General insulin dosing: The daily doses presented are expressed as the total units/kg/day of all insulin formulations combined. Premixed insulin is not recommended for routine use in pediatric patients; may be useful when adherence is an issue (Beck 2015; ISPAD [Danne 2018]).
Initial total daily insulin: SubQ: Initial: 0.4 to 0.5 units/kg/day in divided doses (AACE/ACE [Handelsman 2015]; ADA 2018); usual range: 0.4 to 1 units/kg/day in divided doses (AACE/ACE [Handelsman 2015]; ADA 2018; Silverstein 2005); lower doses (0.25 units/kg/day) may be used especially in young children to avoid potential hypoglycemia (Beck 2015); higher doses may be necessary for some patients (eg, obese, concomitant steroids, puberty, sedentary lifestyle, following diabetic ketoacidosis presentation) (AACE/ACE [Handelsman 2015]; ADA 2018).
Usual total daily maintenance range: SubQ: Doses must be individualized; however, an estimate of anticipated needs may be based on phase of diabetes and level of maturity (ISPAD [Danne 2018]; ISPAD [Sundberg 2017]).
Partial remission phase (Honeymoon phase): <0.5 units/kg/day
Prepubertal children (not in partial remission):
Infants ≥6 months and Children ≤6 years: 0.4 to 0.8 units/kg/day
Children ≥7 years: 0.7 to 1 units/kg/day
Pubescent Children and Adolescents: During puberty, requirements may substantially increase to >1 unit/kg/day and in some cases up to 2 units/kg/day
Dose titration: Treatment and monitoring regimens must be individualized to maintain premeal and bedtime glucose in target range; titrate dose to achieve glucose control and avoid hypoglycemia. Since combinations of agents are frequently used, dosage adjustment must address the individual component of the insulin regimen which most directly influences the blood glucose value in question, based on the known onset and duration of the insulin component. With combination insulin products, the proportion of rapid-acting to long-acting insulin is fixed; basal vs prandial dose adjustments cannot be made.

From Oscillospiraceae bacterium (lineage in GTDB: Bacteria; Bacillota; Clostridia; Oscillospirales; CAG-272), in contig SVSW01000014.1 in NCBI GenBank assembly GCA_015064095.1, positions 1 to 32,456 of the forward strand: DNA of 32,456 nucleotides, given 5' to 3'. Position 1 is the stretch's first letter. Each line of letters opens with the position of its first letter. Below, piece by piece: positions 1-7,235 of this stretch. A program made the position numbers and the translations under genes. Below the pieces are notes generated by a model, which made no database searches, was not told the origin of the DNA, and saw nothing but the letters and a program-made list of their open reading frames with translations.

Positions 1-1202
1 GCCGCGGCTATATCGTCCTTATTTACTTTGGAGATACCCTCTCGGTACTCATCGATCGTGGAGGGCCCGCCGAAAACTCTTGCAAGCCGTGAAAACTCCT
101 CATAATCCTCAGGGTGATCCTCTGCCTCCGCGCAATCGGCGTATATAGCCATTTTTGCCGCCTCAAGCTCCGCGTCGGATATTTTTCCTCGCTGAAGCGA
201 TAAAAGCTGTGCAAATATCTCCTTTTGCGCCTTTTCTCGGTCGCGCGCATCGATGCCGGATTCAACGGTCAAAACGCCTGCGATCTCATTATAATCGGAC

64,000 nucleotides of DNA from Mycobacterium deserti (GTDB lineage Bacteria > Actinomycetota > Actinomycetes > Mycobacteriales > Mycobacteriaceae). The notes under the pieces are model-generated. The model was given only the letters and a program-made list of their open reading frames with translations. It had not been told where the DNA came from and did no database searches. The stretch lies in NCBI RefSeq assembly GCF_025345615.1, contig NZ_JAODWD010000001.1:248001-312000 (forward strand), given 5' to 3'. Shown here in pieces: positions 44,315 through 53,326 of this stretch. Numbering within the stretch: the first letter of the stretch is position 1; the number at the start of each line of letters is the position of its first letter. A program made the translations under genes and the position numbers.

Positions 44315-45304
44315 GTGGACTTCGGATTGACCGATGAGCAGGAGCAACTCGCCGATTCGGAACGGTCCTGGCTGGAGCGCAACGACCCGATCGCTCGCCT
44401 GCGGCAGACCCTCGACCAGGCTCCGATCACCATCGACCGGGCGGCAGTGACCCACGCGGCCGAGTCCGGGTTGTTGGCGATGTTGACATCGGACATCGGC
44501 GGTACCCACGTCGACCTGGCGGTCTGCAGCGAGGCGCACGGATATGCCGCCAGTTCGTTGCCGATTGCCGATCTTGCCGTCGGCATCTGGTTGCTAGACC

Type 2 diabetes mellitus: Children ≥10 years and Adolescents: SubQ: The goal of therapy is to achieve an HbA1c <7% as quickly as possible using the safe titration of medications. Initial therapy in metabolically unstable patients (eg, plasma glucose ≥250 mg/dL, HbA1c >9% and symptoms excluding acidosis) may include once daily intermediate-acting insulin or basal insulin in combination with lifestyle changes and metformin. In patients who fail to achieve glycemic goals with metformin and basal insulin, may consider initiating prandial insulin (regular insulin or rapid-acting insulin) and titrate to achieve goals. Once initial goal reached, insulin should be slowly tapered over 2 to 6 weeks by decreasing the insulin dose by 10% to 30% every few days and the patient transitioned to lowest effective doses or metformin monotherapy if able (AAP [Copeland 2013]; ADA 2018; ISPAD [Zeitler 2018]). Insulin NPH and insulin regular combination product is not intended for initial therapy; basal insulin requirements should be established first to direct dosing of combination insulin products. Note: Patients who are ketotic or present with ketoacidosis require aggressive management as indicated.
Dosage adjustment for concomitant therapy: Significant drug interactions exist, requiring dose/frequency adjustment or avoidance. Consult drug interactions database for more information.
SubQ administration: Insulin NPH and insulin regular combination products are administered by SubQ injection, typically in 2 divided doses/day with each dose intended to cover two meals or a meal and a snack; administer ~30 to 45 minutes before a meal. Administer into the thigh, upper arm, buttocks, or abdomen; absorption rates vary amongst injection sites; be consistent with area used while rotating injection sites within the same region to reduce the risk of lipodystrophy or localized cutaneous amyloidosis. Rotating from an injection site where lipodystrophy/cutaneous amyloidosis is present to an unaffected site may increase risk of hypoglycemia.